Valdez’s iconic shot of Bush and wife Barbara Bush in bed with their grandchildren in Kennebunkport, ME was emblematic of the high degree of trust that he cultivated with the President.
No stranger to political photography, Robert McNeely’s illustrious career included photographing George McGovern, Walter Mondale, Hillary Clinton, and Barack Obama. And for five years, McNeely served as Chief White House Photographer under Bill Clinton following his work on Clinton’s campaign trail.
McNeely’s work included photos of Clinton with intern Monica Lewinsky, which were subpoenaed by Ken Starr during the impeachment proceedings.
Regarding that work, McNeely admitted to The Telegraph in a 2001 interview that “he felt betrayed when Clinton was finally forced to admit his affair with Lewinsky. ‘One of the reasons I left was that it turned out he’d lied to all of us.’”
George W. Bush’s photographer Eric Draper bears the responsibility for moving the White House to digital photography. As a staff photographer for the AP during the run-up to the 2000 election, Draper had extensive experience with the nascent digital technology. Even so, it took two years to plan and implement the change according to an interview with PetaPixel in 2013.
Draper was present aboard Air Force One on September 11, 2001, and said “And at that moment, I knew it was going to be a very historic day. I tried to document every moment of that day,” in an interview with National Geographic.
Pete Souza was no stranger to the White House, having worked as an official photographer during the Reagan administration. As a photographer for the Chicago Tribune, Souza began covering Senator Barack Obama in 2004 and developed a relationship with Obama that led to his appointment as the Chief White House Photographer.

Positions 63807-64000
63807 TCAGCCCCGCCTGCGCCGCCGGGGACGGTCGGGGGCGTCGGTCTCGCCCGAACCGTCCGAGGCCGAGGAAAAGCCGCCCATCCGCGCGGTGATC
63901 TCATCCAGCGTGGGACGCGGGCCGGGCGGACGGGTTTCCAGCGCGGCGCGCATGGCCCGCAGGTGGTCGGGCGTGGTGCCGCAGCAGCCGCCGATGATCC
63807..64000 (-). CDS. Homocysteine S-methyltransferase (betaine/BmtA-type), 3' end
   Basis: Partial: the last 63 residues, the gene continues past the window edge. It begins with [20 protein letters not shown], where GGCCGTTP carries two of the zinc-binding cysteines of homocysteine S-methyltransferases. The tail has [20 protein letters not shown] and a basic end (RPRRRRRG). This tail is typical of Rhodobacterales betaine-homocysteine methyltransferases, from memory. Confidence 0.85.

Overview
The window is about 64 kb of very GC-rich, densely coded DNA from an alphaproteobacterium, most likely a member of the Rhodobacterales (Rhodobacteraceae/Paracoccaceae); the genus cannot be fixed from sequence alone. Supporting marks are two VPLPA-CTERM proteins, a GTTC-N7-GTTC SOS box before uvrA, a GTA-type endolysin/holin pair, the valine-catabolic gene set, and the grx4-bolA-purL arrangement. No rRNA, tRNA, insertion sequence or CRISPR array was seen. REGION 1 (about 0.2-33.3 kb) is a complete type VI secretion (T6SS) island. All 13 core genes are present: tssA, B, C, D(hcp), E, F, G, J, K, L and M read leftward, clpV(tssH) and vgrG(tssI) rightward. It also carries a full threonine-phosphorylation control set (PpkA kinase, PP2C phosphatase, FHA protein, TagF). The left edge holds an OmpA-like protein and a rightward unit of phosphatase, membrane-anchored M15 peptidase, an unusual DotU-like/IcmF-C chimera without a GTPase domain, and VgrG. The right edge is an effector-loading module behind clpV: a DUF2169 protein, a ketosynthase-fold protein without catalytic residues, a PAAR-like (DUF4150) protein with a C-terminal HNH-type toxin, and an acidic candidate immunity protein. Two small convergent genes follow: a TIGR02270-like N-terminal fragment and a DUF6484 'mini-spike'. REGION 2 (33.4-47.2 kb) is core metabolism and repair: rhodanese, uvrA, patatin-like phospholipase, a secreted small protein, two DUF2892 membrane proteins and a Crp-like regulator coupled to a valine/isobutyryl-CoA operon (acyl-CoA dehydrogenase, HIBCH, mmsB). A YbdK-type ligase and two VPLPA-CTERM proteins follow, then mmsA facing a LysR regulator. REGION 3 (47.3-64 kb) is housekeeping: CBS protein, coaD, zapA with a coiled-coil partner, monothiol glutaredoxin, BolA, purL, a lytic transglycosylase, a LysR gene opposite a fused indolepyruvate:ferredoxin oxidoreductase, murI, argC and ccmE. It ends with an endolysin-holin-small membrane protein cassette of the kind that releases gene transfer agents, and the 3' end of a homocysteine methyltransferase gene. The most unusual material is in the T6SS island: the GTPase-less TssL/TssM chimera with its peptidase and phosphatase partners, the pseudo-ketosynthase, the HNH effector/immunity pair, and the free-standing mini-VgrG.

In 2009, the White House made a push into social media which included launching an official Flickr feed. For the first time in history, the public had direct access to approximately 50 new images per week culled from tens of thousands taken by Souza and his staff.
The combination of great photography combined with a photogenic President turned Souza into a veritable star, and as the Obama Presidency came to a close, there were numerous, deserved tributes to Souza’s work.
Although she hasn’t been formally named, Shealah Craighead is at the “top of the list” according to a source close to the Trump White House. Craighead is no stranger to presidential photography, having worked on the George W. Bush White House staff. More recently, Craighead served as Sarah Palin’s 2008 Presidential Campaign photographer.
About the author: Allen Murabayashi is the Chairman and co-founder of PhotoShelter, which regularly publishes resources for photographers. The opinions expressed in this article are solely those of the author. Allen is a graduate of Yale University, and flosses daily. This article was also published here.